I haven’t updated this blog in a while. Maybe it’s because people were actually checking it regularly and I wanted to throw them off. I think they’re gone and I can resume being honest.
Volunteering at a funeral this morning. I’m part of the “Powerpoint” team in my church, which handles the computer displays in the sanctuary and elsewhere. I’ve been volunteering in this capacity for more than ten years, and for the last few years I’ve ascended to a kind of coordinator, just by virtue of being there the longest. I do a lot of the funerals because they’re often held during the day and my work is very flexible about my coming and going; so it tends to work best for me. My experience at the computer also means I’m not as rattled by people showing up with a variety of formats and requests at the last minute.
The first funerals I volunteered at felt very strange. I rarely know the deceased, or even many of the attendees, so I felt like a stranger intruding on a family’s private grief. I don’t know if it’s different for the other volunteers at first, but I suspect it’s not. Many of these events, especially in the wake of my mom’s passing in 2017, sort of “colour” the rest of my day and leave me feeling drained. Sometimes I try not to be ‘present’ and remain disengaged from the event as much as possible, doing puzzles on my phone or literally stepping out of the booth when I know there’s a lot of time before I’m needed next.
I don’t think that’s entirely healthy, so lately I’ve been trying to remain engaged, to make sure that I notice and be present for feelings that the event brings up, and remind myself that it is really okay and understandable to be sad (and even to take some of that sadness with me throughout the day). But also, I try to do something ‘nice’ for myself when I have a chance; often it’s going out of my way to stop at Whitecap for an Americano, my favourite coffee to buy in the city.
As to the “stranger” piece I mentioned earlier — I’ve come to realize that although I don’t know the people involved, my purpose is to make the day a little easier for those going through this loss. I also know, having been on the ‘other side’ of things recently, that probably nobody is thinking of us volunteers as “intruders” and if anything they are grateful for having people around to take care of the myriad little things involved in hosting a funeral (and often reception).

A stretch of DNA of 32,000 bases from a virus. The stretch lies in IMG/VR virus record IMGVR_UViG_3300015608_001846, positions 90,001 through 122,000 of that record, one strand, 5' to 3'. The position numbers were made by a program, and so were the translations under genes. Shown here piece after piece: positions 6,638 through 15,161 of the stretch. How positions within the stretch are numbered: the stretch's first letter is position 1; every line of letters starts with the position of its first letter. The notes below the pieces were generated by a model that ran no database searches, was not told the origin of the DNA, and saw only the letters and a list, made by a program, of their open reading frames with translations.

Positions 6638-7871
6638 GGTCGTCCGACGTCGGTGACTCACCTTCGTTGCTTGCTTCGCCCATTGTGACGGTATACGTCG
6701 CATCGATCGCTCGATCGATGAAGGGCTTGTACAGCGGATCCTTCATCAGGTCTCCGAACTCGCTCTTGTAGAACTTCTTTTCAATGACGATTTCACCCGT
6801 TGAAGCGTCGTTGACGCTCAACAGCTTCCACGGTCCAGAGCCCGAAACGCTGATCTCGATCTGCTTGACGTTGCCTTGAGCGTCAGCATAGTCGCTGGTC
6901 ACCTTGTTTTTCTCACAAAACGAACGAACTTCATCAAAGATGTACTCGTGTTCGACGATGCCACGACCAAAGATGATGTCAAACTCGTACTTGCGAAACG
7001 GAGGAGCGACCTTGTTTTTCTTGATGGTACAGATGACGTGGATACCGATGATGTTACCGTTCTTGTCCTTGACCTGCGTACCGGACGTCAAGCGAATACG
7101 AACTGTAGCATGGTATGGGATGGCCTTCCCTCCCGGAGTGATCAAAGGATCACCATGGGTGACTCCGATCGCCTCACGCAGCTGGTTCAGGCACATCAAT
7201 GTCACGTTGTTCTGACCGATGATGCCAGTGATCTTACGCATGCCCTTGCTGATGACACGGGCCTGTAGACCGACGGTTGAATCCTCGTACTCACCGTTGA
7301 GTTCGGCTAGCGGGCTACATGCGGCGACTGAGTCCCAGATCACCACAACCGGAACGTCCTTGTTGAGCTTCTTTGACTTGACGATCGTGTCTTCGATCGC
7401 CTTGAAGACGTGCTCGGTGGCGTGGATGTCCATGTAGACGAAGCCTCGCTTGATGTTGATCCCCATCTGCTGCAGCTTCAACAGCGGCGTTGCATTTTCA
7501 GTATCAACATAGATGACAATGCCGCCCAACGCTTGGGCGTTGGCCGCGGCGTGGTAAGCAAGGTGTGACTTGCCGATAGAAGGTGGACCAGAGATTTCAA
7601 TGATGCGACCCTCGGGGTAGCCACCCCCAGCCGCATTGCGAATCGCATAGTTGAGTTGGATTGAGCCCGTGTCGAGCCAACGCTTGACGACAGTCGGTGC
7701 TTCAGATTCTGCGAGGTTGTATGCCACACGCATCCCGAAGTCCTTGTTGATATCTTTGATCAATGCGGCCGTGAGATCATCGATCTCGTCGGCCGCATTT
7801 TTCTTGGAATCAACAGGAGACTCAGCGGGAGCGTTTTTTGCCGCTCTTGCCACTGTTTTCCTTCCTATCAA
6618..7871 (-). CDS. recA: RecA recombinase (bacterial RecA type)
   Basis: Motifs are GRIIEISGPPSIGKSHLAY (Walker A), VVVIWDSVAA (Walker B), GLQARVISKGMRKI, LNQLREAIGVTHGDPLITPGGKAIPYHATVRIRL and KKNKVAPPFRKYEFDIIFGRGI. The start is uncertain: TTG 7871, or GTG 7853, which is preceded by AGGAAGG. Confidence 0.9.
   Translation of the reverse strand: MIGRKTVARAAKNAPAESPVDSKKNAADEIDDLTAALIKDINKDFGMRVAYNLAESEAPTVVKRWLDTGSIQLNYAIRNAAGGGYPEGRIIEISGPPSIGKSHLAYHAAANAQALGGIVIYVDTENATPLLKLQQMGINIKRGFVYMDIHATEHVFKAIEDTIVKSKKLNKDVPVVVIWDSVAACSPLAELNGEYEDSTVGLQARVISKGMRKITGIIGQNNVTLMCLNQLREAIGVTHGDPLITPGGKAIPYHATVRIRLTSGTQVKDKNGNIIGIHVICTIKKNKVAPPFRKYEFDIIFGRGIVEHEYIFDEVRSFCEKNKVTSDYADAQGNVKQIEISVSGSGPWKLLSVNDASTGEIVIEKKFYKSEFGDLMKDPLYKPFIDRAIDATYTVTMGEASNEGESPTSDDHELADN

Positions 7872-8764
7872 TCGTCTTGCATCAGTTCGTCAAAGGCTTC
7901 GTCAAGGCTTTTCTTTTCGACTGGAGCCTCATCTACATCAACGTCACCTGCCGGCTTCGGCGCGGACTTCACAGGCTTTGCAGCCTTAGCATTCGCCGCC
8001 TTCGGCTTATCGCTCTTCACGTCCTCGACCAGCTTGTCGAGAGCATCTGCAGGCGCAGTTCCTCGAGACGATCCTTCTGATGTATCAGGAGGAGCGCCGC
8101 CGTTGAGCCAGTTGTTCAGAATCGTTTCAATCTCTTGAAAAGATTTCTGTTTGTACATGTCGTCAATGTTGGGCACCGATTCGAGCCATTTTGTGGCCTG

Let me tell you, there are way more questions and logistical things involved in a funeral than you might expect. Especially when the deceased left virtually no instructions, as was my mother’s case. She simply refused to talk about any of it. You might sit down to have a piece of cheese and a bun after the funeral, and they seem like the same piece of cheese and bun at every event, but somebody had to decide on that piece of cheese and that bun and then source and deliver everything.
Anyway. It’ll be okay. I won’t say “good”, but okay.
Thing I Saw: Some small trees blooming beautifully along my running route this morning, and the smell was lovely as well. But I don’t have a “thing I smelled” note.
Thing I Learned: Well, before setting out to write this I was just starting to learn about American campaign security, for some reason. I haven’t finished reading the article but the breezy and informal tone made it interesting and I want to get back to it later.
I’m Grateful For: Waking up this morning. Not that this was in a specific danger of not happening, but you never know.